I just wanted to let you know that we’re fighting for your kids. Because, whether you realize it or not, they are in danger.
You usually see us in the office, or maybe making rounds in the hospital. We decorate our offices with bright colors and sea creatures, and we give your kids stickers when they’re cooperative (and even when they aren’t). In general, we’re a pretty friendly bunch.
We’re people — parents like you, for the most part — who have dedicated our lives to promoting the welfare of children in this country and around the world.
Every morning, we go into work, see our patients, and document each visit. We do our best to keep the office running smoothly, and to find staff members that provide a pleasant experience. We talk about nutrition, exercise, sleep, and school performance. We reassure you when you’re worried, and–trust me–we worry plenty ourselves.
We take phone calls at 3 a.m. about fevers, rashes, or the fingernail you cut too short (and wonder why the heck you were cutting fingernails at 3 a.m.). We answer questions about funny-colored poop. We make sure your child’s development is on track. And we’re there when kids get really sick to treat them or make sure they get where they need to go.
We share in your joys and your sorrows.
We love your kids.
And we love our jobs.
But that’s not all we do.
We also volunteer at your child’s school on our days off. We travel across the country to attend conferences and discuss how we can better serve your children. We advocate for policies and laws that promote children’s health.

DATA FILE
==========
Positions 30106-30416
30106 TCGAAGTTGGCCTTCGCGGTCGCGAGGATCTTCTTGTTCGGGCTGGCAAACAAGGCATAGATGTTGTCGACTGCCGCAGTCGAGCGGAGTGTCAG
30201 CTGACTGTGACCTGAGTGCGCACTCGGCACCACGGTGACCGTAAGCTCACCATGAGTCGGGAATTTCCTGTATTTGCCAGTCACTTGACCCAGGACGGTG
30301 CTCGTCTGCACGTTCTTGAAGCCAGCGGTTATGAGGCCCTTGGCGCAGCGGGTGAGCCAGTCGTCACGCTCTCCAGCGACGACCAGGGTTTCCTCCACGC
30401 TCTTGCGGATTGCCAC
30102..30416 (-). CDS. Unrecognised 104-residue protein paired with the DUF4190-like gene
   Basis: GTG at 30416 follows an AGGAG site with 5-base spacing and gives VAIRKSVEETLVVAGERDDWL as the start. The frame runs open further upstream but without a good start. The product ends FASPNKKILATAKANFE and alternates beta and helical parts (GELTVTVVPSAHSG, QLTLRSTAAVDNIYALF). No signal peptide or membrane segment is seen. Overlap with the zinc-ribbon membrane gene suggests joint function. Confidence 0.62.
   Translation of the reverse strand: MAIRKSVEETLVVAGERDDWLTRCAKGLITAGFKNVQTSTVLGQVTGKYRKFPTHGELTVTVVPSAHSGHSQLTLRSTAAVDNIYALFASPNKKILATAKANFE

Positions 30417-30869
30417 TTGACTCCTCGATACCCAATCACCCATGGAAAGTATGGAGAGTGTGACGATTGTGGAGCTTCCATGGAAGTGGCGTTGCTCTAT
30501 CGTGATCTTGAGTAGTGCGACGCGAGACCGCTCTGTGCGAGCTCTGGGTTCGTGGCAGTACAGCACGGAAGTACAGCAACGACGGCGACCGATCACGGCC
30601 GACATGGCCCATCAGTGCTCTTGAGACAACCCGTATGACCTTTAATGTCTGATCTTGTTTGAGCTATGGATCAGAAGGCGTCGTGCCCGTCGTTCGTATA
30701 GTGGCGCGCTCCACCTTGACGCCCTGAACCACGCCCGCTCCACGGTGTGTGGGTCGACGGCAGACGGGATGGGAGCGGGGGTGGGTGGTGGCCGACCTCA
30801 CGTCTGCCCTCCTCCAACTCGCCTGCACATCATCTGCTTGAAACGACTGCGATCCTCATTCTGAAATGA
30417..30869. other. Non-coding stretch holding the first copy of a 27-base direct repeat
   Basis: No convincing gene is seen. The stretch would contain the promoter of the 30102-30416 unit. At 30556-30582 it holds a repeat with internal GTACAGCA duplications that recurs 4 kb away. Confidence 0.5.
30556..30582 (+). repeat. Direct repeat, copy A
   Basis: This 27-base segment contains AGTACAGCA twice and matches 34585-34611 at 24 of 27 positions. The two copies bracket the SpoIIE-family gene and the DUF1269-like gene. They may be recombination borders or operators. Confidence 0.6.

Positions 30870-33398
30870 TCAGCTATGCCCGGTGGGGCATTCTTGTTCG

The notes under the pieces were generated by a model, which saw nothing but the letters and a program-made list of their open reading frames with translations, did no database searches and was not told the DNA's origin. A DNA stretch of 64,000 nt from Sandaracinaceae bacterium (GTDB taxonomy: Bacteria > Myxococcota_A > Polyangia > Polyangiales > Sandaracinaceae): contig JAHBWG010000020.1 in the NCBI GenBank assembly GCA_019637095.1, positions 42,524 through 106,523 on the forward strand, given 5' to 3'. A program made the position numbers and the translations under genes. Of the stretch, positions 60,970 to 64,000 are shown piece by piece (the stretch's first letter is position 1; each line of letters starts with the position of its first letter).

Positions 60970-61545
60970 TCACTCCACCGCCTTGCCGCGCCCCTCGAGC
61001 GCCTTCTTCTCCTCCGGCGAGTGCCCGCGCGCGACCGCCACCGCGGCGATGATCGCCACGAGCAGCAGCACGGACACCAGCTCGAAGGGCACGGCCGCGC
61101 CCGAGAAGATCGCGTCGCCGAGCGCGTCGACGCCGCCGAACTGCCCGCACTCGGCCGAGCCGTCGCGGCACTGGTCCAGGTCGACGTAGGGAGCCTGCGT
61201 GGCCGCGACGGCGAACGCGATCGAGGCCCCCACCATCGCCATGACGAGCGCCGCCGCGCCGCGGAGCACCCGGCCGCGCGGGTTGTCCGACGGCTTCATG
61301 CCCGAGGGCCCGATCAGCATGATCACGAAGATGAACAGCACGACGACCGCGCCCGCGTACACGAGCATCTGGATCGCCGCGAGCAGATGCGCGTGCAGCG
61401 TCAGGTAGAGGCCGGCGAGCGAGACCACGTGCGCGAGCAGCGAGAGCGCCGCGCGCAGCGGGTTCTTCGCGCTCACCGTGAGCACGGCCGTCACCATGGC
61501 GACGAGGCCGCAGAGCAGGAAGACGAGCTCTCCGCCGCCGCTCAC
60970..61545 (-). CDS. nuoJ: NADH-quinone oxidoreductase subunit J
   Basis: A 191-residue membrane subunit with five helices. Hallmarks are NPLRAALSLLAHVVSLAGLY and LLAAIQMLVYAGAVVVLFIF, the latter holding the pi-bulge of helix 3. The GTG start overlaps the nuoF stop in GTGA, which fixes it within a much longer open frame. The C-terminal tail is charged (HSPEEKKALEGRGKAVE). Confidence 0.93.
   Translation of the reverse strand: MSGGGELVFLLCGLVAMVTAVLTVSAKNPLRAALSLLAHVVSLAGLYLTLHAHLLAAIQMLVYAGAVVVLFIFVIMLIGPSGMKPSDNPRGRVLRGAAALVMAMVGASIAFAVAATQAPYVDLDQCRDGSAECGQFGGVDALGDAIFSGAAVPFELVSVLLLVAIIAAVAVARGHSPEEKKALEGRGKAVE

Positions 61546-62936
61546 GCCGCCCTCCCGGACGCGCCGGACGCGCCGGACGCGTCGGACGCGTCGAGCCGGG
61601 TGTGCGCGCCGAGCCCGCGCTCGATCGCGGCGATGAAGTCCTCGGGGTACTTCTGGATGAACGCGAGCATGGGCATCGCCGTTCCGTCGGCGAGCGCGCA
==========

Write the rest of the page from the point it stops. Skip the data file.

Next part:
And sometimes, we fight.
Yes, that’s right. When someone threatens children’s health, the giraffe stethoscopes come off, and the claws come out.
When politicians propose a bill that would take money from Medicaid, make it impossible for children’s hospitals to fulfill their missions, and leave millions of children without access to healthcare, we fight back.
We fight for poor kids and rich kids. Kids of all colors. Kids of immigrants. Kids with disabilities. Kids who have been abused. Kids in foster care.
We fight for kids who can’t fight for themselves.
Between patients, and in our time away from work, pediatricians have been fighting for your children. We’ve been calling our Senators and Congressmen. We written op-eds, letters to the editor, and blog posts. We’ve made videos. And we’ve been tweeting up a storm.
We don’t get paid for this. We do it because we care about kids.
Chad Hayes is a pediatrician who blogs at his self-titled site, Chad Hayes, MD.
Image credit: Chad Hayes